A woman who says she is the descendant of two slaves in daguerreotypes owned by Harvard University has filed a lawsuit saying the institution is wrongfully profiting from the 19th-century photographs.
Tamara Lanier is a resident of Norwich, Connecticut who filed her suit against the Ivy League in Middlesex County Superior Court on Wednesday, March 20. The documents reveal she is suing for wrongful seizure, possession and monetization of the images of who she says is her great-great-great grandfather — a South Carolina slave named Renty — and his daughter, Delia. The filing also alleges Harvard ignored her requests to “stop licensing the pictures for the university’s profit” as well as misrepresents Renty.
The images were commissioned to be taken by former Harvard professor Louis Agassiz to support the now-debunked theory of polygenism, an idea used to support white supremacy. One of Lanier’s attorneys, Michael Koskoff, argues the 1850s portraits, in which Remy and Delia were forced to pose in the nude, “were taken under duress and Harvard has no right to keep them, let alone profit from them.”
“They are the rightful property of the descendants of Papa Renty,” he added.
In addition to Koskoff, Lanier is also represented by the law firms of Florida-based Benjamin Crump. The civil rights attorney rose to national prominence when he represented the families of Trayvon Martin and Michael Brown, both of whom were unarmed when gunned down, Martin by a private citizen and Brown by a cop, in 2012 and 2014 respectively.
Lanier, who is seeking unspecified damages, demands Harvard give the photos in question to her. She told USA Today that she has provided information to the university since 2011 that shows she has direct lineage to Renty. However, the institution continuously refused her pleas to examine the research.
“This will force them to look at my information,” Lanier, a former chief probation officer, said to the newspaper. “It will also force them to publicly have the discussion about who Renty was and restoring him his dignity.”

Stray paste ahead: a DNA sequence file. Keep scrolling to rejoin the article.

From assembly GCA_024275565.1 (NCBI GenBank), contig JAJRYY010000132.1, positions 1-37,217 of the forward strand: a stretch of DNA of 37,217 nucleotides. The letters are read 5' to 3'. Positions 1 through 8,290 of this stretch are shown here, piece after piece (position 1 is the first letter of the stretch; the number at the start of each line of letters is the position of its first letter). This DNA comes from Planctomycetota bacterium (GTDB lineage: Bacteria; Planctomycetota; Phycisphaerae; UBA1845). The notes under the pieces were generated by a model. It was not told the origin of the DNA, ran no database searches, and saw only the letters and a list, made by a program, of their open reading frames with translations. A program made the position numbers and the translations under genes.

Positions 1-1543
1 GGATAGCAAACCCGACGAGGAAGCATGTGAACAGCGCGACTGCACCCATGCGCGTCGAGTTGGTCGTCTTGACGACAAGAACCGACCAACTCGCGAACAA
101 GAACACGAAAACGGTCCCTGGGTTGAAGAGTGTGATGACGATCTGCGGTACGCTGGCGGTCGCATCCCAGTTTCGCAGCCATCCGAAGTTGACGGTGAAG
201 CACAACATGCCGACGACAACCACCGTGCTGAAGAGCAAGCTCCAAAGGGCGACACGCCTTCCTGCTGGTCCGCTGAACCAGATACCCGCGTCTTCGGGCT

When reached for comment by USA Today on Wednesday, Harvard spokesman Jonathan Swain said the university “has not yet been served, and with that is in no position to comment on this lawsuit filing.”
Another allegation Lanier charges in the filing is that the school is using the image of the man she refers to as “Papa Renty” to “enrich itself.” The photograph, which sees the gray-haired enslaved man pictured waist up and staring directly into the camera with his mouth closed, was lost for more than a 100 years until it and 11 other images were found in the attic of Harvard University’s Peabody Museum of Archaeology and Ethnology in 1976.
Now, Renty’s image covers the 2017 book, “From Site to Sight: Anthropology, Photography and the Power of Imagery.” The title, which is published by the Peabody Museum, is sold by Harvard University Press for $40. Additionally, Renty’s likeness also covered a program a 2017 conference that Harvard’s Radcliffe Institute for Advance Study that focused on the university’s association with slavery.
“Papa Renty was a proud and kind man who, like so many enslaved men, women, and children endured years of unimaginable horrors,” Lanier said in the suit. “Harvard’s refusal to honor our family’s history by acknowledging our lineage and its own shameful past is an insult to Papa Renty’s life and memory.”